Right before I began this activity, my husband asked me if I knew how to set up a website for his family business, and I said I'd look into it for him. I don't know if I can set up an entire site, but I know how to set up a page. I went to the start page list and explored those, some more than others. I was most impressed with iGoogle and Netvibes. They were the most user friendly, loaded pages quicker, and had business aspects and help included. Pageflakes was ok, but slower to load pages and Groovle, and My Yahoo just didn't match up with the first 2 mentioned. (I might have been getting tired by then so I want to investigate them more.) My husband knows NOTHING about technology (he asked me how to compose a new email message and attach a photo last week!) and he just wants it to happen.
Next, I looked into more wiki sites, because I want to create one for my book club at school this year. I am still most impressed with Wetpaint but like Wikidot as well. It's a tossup now as to which I will use. I think I'll set up both and play with them a few weeks before making a decision.
I put this site into my Delicious account so I can explore more when I have more time. This list is worth a lot more time than I can give right now.
Terri - Memorykeepermom uhcl

Thing #18 - online tools

I played around with Google docs because someone mentioned how neat it was in class the other night, but also because Open Office was not available today. I created a "love note" for both my husband and my son and inserted a picture a heart in the sky from Flickr. I also linked the caption back to the site with the picture / credits opened. I haven't checked their email yet, but I cc'd it to myself and my copy arrived a second later!

I can see where this type of sharing will be beneficial in that tons of emails with attachments won't have to be sent / received only to clutter up your inbox, desktop, or document folders. Also, updates are made right there on the original so there will be no question of which doc is the newest copy. Maybe this would be an easy way to keep a consideration file - create a Google doc for each type of material (books, magazines, equipment, etc...) and share with teachers, who could then update with their requests. It will also be a great tool to use when collaborating with a team and planning a presentation, whether it's for a class research project or staff development. The only disadvantage I can see is that teachers are often resistant to anything new because they think it might create more "work" for them. Maybe if their requests are noticed and fulfilled, or their lessons are partly planned by others the transition will happen, sooner rather than later.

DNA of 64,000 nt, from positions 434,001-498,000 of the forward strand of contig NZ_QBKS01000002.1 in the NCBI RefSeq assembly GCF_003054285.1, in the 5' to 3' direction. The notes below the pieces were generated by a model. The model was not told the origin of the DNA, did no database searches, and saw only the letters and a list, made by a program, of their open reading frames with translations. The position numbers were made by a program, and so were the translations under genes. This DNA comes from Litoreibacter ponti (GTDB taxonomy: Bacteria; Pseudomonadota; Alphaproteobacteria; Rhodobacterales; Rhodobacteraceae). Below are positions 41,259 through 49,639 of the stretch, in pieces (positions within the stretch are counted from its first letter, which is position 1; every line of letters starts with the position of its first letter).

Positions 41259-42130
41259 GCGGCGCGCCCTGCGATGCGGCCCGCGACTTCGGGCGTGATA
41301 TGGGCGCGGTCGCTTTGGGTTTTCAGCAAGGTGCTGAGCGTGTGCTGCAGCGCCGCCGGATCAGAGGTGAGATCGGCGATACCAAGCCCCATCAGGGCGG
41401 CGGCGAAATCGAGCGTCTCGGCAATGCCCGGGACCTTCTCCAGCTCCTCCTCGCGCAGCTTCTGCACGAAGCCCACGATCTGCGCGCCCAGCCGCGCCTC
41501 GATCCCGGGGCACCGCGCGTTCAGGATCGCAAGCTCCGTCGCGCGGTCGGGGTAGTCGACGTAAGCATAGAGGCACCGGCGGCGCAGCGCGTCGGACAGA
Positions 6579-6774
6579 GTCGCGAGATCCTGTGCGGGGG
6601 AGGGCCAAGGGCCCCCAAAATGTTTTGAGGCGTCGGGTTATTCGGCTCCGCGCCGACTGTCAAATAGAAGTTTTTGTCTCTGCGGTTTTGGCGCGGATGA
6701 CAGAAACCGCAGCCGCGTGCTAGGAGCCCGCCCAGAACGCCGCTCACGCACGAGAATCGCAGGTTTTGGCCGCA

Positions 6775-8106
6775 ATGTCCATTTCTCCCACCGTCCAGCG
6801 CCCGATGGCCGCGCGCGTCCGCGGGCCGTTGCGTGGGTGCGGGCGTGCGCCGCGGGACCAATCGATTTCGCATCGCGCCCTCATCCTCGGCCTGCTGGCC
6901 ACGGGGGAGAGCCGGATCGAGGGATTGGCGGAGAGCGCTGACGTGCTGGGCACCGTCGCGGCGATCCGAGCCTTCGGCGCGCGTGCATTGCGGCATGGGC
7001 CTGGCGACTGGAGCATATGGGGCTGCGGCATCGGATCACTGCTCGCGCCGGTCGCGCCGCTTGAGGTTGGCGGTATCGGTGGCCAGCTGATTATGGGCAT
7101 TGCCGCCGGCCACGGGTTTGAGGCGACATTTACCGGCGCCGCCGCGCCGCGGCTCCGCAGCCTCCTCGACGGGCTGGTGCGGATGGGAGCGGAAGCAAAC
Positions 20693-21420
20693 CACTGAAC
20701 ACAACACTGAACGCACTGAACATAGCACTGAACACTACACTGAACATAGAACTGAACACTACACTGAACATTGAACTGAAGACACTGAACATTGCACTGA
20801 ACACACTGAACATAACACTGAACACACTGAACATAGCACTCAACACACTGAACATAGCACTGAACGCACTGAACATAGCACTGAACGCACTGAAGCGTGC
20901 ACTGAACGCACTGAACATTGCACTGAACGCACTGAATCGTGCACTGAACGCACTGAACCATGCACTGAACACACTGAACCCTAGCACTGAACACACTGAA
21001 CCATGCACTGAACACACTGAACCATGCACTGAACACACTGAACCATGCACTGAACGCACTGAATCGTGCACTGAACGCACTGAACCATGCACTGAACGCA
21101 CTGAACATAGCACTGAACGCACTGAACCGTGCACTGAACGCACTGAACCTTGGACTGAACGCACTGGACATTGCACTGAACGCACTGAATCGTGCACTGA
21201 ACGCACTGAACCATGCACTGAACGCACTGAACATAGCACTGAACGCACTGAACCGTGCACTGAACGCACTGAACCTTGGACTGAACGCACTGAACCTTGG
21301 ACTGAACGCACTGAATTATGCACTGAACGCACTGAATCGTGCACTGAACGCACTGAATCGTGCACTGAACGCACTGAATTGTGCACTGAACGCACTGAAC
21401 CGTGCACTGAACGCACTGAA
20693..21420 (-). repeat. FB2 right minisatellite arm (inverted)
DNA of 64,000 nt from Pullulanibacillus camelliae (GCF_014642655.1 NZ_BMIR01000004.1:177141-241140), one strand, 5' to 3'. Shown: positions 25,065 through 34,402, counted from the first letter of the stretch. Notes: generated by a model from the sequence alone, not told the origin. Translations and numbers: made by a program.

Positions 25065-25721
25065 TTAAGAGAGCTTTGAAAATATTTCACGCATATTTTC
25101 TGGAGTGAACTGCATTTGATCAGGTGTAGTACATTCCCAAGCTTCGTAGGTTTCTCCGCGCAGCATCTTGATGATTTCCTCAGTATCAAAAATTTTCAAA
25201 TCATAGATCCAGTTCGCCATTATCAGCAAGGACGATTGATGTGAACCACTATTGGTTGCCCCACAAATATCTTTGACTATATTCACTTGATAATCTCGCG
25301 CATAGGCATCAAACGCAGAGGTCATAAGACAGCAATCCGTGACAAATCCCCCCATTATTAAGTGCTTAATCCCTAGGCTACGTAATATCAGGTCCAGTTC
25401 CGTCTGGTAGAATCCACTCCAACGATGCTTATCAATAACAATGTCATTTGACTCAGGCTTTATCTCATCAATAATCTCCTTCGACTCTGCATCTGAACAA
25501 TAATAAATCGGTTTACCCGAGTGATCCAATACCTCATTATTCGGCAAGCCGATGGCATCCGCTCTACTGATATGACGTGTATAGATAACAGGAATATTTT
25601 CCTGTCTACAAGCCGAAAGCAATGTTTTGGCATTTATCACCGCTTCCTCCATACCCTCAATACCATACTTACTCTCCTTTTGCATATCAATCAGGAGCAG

PS - I hope to be able to play around with Open Office soon.
Terri - memorykeepermom uhcl

Saturday, August 2, 2008

thing #17 - Rollyo

It took me awhile to figure out how to use Rollyo and I think if I play with it further, I'll understand it a little better. The video created by Bruce Goodner was very helpful and I wish I would have watched it first. I was able to create a few searchrolls and I inserted a searchbox on my blog (in the left sidebar.) I think the one that might be most useful to my students in the future will be the searchroll called "my books + authors." There, they can search my favorite sites for books and reviews. I do need to tweek the list, deleting sites that I don't know much about or may be difficult for elementary students to navigate, and I need to add a few of my own that I use frequently. I also created searchrolls for my favorite scrapbooking sites and baseball sites.
I love how a teacher can decide what sites students will be able to go to when doing research. It will limit the number of sites for students to look through when entering search terms, therefore saving valuable time and frustration for everyone. Students will only have to see age appropriate sites and therefore will only have to evaluate the information for relevance to their research / project. The only disadvantage I see is the search is limited to the teacher's knowledge of websites.
Terri